The Jiann-Ping Hsu College of Public Health at Georgia Southern University was recently ranked one of the top public health graduate programs in the nation by GraduatePrograms.com, a graduate school guide created by and for students.
At 12th place, the JPHCOPH graduate program was ranked ahead of the public health graduate programs at several universities with prestigious reputations in health fields, including Johns Hopkins University, the University of Michigan and the University of California-Berkeley.
The guide ranks graduate programs in the country solely on ratings and reviews from current or recent graduate students posted on graduateprograms.com. Program rankings, compiled using data gathered between Sept. 1, 2012, and March 31, 2015, encompass reviews posted by more than 70,000 students participating in more than 1,600 graduate programs, in all subject areas, nationwide.
"We're especially honored to be recognized by a student organization as one of the top public health graduate programs in the country, as our college has always been committed to a student-centered approach," said Greg Evans, dean and professor of environmental health sciences in the Jiann-Ping Hsu College of Public Health.
The rankings were determined by assigning 15 ranking categories to each graduate program at each graduate school. Rankings cover a variety of student topics such as academic competitiveness, career support, financial aid and quality of network.
Authorized by the university system Board of Regents as the Jiann-Ping Hsu School of Public Health in January 2004, it was upgraded to a college effective Jan. 1, 2006.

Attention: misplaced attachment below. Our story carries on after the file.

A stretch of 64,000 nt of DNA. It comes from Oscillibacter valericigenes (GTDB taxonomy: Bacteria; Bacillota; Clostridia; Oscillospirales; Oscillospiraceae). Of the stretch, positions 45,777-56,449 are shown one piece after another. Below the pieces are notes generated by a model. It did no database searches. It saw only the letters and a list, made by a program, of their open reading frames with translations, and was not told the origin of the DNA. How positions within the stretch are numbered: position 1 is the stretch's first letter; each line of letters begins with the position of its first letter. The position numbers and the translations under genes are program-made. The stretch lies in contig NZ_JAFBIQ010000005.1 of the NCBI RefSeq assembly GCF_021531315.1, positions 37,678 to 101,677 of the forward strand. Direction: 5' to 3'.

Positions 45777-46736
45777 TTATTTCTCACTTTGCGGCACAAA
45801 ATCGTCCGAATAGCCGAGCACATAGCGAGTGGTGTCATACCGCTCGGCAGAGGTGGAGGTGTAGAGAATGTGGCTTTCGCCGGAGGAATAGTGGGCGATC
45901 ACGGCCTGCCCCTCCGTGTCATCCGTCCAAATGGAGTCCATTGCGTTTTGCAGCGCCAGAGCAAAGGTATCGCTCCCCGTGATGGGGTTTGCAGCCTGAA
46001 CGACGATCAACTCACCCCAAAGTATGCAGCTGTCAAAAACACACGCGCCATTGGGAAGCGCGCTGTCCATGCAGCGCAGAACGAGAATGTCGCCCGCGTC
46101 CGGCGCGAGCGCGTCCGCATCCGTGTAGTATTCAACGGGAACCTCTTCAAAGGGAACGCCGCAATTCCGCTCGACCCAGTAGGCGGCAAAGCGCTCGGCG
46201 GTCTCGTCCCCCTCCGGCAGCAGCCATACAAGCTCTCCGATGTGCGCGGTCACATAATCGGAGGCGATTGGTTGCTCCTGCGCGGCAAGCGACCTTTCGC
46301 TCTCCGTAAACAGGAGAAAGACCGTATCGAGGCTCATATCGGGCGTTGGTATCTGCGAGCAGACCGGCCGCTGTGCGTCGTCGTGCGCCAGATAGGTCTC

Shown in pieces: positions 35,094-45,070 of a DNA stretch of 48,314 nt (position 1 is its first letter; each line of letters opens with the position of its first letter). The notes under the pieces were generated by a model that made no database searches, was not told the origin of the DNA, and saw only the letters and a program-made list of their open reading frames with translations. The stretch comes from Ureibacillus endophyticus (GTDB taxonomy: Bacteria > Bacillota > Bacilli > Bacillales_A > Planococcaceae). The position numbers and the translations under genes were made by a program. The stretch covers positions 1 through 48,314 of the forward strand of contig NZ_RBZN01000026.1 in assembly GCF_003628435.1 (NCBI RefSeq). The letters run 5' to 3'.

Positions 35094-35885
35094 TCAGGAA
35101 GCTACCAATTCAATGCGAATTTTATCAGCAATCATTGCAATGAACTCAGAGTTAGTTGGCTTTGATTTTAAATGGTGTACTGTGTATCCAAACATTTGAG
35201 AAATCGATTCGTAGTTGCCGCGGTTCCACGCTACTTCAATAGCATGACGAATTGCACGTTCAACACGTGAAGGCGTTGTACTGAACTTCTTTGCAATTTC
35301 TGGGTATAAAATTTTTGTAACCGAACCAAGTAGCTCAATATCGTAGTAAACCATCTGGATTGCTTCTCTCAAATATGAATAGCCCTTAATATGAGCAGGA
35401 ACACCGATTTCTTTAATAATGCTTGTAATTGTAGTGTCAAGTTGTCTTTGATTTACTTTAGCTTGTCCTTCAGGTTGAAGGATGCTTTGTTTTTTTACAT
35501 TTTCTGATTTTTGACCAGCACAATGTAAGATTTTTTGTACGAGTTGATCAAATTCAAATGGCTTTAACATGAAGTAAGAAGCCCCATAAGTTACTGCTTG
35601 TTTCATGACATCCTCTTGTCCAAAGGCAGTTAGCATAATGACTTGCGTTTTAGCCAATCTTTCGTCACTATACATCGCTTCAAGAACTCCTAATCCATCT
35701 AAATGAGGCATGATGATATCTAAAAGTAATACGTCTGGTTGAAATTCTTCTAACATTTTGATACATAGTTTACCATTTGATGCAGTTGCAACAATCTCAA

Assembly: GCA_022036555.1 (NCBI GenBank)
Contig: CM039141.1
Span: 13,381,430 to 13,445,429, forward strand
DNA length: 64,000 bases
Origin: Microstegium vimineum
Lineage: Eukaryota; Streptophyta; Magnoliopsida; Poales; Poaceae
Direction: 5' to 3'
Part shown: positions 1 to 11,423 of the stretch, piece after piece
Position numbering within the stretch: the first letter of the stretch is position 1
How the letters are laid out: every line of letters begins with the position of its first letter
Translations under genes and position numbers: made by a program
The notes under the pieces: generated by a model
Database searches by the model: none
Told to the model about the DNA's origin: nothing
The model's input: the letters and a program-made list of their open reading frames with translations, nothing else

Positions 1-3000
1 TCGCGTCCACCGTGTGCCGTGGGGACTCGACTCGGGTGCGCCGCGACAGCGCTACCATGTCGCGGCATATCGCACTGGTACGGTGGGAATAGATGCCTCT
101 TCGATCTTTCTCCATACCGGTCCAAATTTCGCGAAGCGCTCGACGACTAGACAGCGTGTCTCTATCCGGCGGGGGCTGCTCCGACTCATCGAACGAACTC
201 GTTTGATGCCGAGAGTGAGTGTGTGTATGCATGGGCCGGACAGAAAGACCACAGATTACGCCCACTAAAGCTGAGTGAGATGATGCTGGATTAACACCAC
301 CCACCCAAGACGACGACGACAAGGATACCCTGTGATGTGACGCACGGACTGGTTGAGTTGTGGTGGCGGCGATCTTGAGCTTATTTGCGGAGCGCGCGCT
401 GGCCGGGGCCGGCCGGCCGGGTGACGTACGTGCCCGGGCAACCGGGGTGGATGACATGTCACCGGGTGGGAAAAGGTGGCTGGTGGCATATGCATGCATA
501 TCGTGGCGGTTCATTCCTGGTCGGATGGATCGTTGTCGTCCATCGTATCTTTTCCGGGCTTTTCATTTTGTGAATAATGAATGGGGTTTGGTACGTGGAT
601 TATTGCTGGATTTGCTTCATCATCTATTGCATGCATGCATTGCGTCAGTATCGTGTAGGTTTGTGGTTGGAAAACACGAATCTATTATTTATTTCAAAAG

Today, the college encompasses departments of biostatics, community health, environmental health, epidemiology and health policy. The graduate degrees it confers include Doctor of Public Health, Master of Public Health and Master of Healthcare Administration.
"We will continue investing the necessary resources to build an outstanding College of Public Health that will be recognized for high quality teaching, research and service," Evans said.
After developing its graduate programs, the college launched an undergraduate program, leading to the Bachelor of Science in Public Health, in fall 2013.
The college focuses on empowering rural communities and underserved populations to address public health issues effectively, eliminate disparities and improve health outcomes, notes a university press release. A commitment to applied research and the establishment of partnerships to build healthier communities are part of its mission.
The college was named in honor of Dr. Jiann-Ping Hsu, biostatistician and researcher, who died in 2004. Her husband, Dr. Karl Peace, endowed the college and founded its Center for Biostatistics.
"This is very good news, indeed!" Peace said of the GraduatePrograms.com ranking. "Several years ago in an interview with Georgia Trend about the Jiann-Ping Hsu College of Public Health, I stated that we will know that we have arrived when students begin to prefer JPHCOPH over schools such as Harvard, John Hopkins, University of Michigan and University of California at Berkeley."
Johns Hopkins' program was ranked 13th, Michigan's 15th and Berkeley's 16th in the ratings based on student perceptions. Harvard was not listed in the top 25. Columbia University's program, which Peace also mentioned, was 24th. The University of Iowa's program ranks at the top, followed by Tulane University in the second position, on the GraduatePrograms.com list.
While acknowledging that the rating was based on a poll of the programs' own graduates, Peace said it will have public relations value.
"No doubt the P.R. emanating from this ranking will influence new students to attend" the Jiann-Ping Hsu College of Public Health, Peace said.